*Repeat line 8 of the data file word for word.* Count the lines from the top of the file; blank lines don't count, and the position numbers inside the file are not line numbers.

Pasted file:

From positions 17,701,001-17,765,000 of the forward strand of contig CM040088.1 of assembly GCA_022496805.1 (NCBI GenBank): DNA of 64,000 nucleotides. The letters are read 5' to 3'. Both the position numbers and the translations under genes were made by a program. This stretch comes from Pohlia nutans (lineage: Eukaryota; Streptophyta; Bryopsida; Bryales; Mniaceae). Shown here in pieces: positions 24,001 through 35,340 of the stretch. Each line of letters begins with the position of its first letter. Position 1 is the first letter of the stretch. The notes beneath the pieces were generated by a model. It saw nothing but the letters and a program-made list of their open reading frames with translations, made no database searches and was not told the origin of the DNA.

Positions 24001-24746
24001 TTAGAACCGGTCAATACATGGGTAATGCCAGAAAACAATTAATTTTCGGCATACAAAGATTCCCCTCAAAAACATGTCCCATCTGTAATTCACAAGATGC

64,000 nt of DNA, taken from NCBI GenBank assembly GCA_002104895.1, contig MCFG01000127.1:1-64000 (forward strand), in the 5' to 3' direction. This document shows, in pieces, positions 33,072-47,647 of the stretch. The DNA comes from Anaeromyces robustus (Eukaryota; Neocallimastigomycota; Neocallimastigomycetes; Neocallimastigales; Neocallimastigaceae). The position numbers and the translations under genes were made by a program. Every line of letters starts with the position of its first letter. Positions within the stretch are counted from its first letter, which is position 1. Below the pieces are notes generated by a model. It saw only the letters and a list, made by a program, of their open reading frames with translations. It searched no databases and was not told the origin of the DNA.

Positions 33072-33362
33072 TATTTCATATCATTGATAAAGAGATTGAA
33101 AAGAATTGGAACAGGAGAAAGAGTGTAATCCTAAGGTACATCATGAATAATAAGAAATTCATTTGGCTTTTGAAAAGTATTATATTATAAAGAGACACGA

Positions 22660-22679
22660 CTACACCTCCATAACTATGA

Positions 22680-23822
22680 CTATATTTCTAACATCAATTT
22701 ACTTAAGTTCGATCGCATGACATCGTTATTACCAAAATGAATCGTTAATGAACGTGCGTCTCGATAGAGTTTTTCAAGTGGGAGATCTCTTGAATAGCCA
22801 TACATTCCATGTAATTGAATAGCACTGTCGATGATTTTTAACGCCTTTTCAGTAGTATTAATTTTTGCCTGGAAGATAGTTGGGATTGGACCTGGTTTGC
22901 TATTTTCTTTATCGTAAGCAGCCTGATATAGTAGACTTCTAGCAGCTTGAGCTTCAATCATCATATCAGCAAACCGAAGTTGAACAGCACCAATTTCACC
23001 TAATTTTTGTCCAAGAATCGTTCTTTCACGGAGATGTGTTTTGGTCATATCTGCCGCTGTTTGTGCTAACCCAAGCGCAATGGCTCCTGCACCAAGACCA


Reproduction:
Positions 22660-22679